The Drought is No Reason to Reverse Course on American Fuel

By Don Scott | September 10, 2012

For the first time in history, our nation is making meaningful progress in the drive for sustainable energy independence. This is thanks to strong federal policy that has made developing American-made fuels a priority. The federal renewable fuel standard (RFS2) led the U.S. into a record year of biodiesel production and use, more than 1 billion gallons in 2011. This is genuine progress in the quest for energy security, and it brings with it jobs, economic development and additional fuel refining capacity that this nation sorely needs. These benefits are tangible and real, as are the environmental benefits of biodiesel.

To be sure, the drought’s grip on the U.S. is also real. Extreme weather conditions and record-breaking heat waves present new challenges to the nation’s farmers and ranchers. Foreseeing fluctuations in crop yields, the biodiesel industry has worked with policymakers through the years to set responsible, attainable goals for biodiesel growth. That includes being ready for unforeseen circumstances, like the current drought. We should not let one year of drought threaten to undo meaningful momentum in the rise of American fuels. To the contrary, we need consistent policy, like RFS2, which reduces volatility. Pulling the plug on domestic energy production leaves us vulnerable to price shocks induced by foreign cartels.

As farmers and ranchers struggle with drought conditions across the country, biodiesel producers have continued to stimulate rural economies with domestic energy production. Biodiesel’s feedstock diversity allows for flexibility in times of market instability such as the current drought. This flexibility allows biodiesel production to continue using an optimal blend of feedstocks based on market conditions.

On top of a diverse feedstock base, biodiesel demand is also flexible. The RFS2 is built to be flexible. The program is designed to allow up to 20 percent carryover production from one year to the next to avoid supply and demand pressures that could develop. This built-in flexibility means that producers can work within short-term market conditions to meet obligations.

Biodiesel Production Benefits Food Markets

All of the feedstocks for biodiesel production come to the market as a byproduct or coproduct of existing food production industries. The utilization of oils and fats in biodiesel production helps add value to underutilized byproducts. This either reduces the consumer cost or increases the producer profit of products like soy protein meal, fried foods and packaged meats.

Biodiesel produced from soybean oil benefits many food markets stressed by drought. Since soybean oil-based biodiesel uses only a portion of the soybean, biodiesel production leaves valuable soy protein meal on the market and reduces the price pressure that the meal portion has to carry. For livestock producers, this means a lower relative price for soybean meal as livestock feed.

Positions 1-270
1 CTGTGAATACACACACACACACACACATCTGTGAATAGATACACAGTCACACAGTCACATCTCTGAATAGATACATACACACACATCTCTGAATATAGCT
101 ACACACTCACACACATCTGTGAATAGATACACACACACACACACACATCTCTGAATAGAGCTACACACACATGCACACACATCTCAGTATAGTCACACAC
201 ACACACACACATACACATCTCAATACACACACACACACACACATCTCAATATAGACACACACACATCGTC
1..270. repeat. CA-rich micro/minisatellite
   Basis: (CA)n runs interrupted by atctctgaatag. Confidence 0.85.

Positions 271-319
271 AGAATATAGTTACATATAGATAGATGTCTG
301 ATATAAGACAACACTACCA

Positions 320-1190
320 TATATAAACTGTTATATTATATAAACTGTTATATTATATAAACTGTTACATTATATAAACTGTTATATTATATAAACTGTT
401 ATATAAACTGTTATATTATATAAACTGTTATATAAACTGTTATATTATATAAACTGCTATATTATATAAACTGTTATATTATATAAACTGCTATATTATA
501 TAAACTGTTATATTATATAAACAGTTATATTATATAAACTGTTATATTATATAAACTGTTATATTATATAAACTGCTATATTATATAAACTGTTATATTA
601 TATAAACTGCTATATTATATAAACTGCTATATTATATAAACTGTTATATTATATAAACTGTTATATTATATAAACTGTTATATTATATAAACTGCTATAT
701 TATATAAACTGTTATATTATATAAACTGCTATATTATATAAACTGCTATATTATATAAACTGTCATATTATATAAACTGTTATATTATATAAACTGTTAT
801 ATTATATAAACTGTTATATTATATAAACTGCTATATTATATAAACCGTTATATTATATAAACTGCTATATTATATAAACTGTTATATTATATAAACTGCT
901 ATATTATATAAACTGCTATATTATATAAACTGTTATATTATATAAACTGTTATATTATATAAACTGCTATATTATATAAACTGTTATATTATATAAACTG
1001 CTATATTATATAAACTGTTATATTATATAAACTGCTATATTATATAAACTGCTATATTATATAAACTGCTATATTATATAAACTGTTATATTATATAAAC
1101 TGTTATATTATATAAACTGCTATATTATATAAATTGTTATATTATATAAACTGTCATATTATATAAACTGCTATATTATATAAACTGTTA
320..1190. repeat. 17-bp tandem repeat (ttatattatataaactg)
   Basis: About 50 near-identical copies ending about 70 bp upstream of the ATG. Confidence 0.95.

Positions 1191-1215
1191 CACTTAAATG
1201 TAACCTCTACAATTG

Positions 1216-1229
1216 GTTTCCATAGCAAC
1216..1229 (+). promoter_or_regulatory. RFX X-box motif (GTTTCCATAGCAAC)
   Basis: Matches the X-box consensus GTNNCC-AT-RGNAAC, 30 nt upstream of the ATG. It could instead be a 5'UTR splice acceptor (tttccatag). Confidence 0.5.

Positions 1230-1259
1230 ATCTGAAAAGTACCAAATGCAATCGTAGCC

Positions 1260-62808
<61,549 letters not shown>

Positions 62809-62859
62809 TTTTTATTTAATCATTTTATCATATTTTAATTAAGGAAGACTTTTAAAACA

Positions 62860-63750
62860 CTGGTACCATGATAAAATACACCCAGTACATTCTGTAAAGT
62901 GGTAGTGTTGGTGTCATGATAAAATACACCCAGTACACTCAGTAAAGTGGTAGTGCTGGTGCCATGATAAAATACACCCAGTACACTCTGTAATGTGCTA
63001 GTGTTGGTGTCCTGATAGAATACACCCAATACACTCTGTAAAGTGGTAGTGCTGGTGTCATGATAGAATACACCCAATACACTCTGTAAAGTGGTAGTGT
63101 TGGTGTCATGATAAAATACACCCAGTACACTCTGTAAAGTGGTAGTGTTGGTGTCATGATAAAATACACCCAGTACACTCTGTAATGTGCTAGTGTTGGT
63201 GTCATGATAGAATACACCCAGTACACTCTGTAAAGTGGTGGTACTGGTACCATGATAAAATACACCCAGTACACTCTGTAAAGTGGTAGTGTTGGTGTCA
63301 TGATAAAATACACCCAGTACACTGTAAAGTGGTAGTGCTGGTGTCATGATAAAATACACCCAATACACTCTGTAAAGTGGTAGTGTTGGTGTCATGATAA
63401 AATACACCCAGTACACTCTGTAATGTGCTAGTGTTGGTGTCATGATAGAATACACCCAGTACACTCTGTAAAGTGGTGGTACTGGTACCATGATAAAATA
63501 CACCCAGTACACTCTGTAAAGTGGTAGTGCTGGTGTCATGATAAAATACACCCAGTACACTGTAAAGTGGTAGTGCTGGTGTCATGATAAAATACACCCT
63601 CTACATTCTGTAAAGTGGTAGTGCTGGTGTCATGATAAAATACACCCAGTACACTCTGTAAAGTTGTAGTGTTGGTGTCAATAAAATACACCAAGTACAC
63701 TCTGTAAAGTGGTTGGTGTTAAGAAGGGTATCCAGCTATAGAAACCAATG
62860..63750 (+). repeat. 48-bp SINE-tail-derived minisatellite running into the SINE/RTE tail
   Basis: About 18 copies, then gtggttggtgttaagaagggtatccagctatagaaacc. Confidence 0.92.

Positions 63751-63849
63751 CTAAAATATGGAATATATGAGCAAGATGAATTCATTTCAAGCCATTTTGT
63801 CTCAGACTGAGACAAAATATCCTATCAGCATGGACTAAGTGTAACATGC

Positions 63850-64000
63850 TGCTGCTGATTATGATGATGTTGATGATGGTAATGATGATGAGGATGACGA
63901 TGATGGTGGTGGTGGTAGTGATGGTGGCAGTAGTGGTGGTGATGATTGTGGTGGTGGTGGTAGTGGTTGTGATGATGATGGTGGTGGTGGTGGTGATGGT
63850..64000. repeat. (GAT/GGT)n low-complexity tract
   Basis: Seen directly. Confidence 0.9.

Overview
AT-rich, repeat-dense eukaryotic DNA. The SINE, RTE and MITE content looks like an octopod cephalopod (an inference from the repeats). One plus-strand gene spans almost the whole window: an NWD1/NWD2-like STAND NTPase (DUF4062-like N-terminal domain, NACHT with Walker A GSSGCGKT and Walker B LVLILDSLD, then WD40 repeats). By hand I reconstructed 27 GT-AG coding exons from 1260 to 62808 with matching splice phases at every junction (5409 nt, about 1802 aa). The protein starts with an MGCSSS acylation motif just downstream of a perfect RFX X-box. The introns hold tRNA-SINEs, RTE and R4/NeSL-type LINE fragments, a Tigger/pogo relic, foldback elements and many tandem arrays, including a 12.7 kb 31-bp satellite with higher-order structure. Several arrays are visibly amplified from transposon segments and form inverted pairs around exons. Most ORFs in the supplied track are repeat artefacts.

On the livestock side, an increased demand for animal fats as biodiesel feedstocks improves the value per head for livestock and reduces price pressures on consumer meat and dairy products. This is why a number of livestock production groups are on record supporting biodiesel.

From a sustainability perspective, getting more out of one single product is a much better utilization of resources. Using the byproducts and coproducts of existing industries to produce biodiesel means a more sustainable fuel.

Protect Resources, Prevent Future Disasters

While much of the drought coverage is focused on the here and now, it is important to look ahead and do all that we can to prevent similar situations in the future. While there is a difference between weather and climate change, it is impossible to deny the frightening number of record weather events in recent history. While these record-setting weather events forebode increasing stresses on our food production systems and society, in general, we must recognize that our industrialized society is pumping millions of tons of carbon dioxide and other greenhouse gases into the atmosphere as a result of reliance on fossil fuels. The same addiction that causes us to pump billions of dollars overseas to buy oil is also choking our atmosphere with carbon from permanent underground stores. 

One of the most significant environmental benefits of biodiesel is a reduction in greenhouse gas emissions. Biodiesel is the best option for powering our trucks, buses, tractors and diesel cars while minimizing the carbon dioxide and other greenhouse gases that are building up in our atmosphere.

Biodiesel also makes wise use of valuable water resources. Biodiesel production reduces wastewater production by 79 percent and reduces hazardous waste production by 96 percent compared to petroleum diesel production. Biodiesel is nontoxic and biodegradable. Preventing contamination is the best way to protect our natural resources.

Drought conditions have been difficult this year but the industry must work hard to keep misinformation from derailing the great progress the biodiesel industry has made.

Don Scott, Director of Sustainability, National Biodiesel Board

 
 
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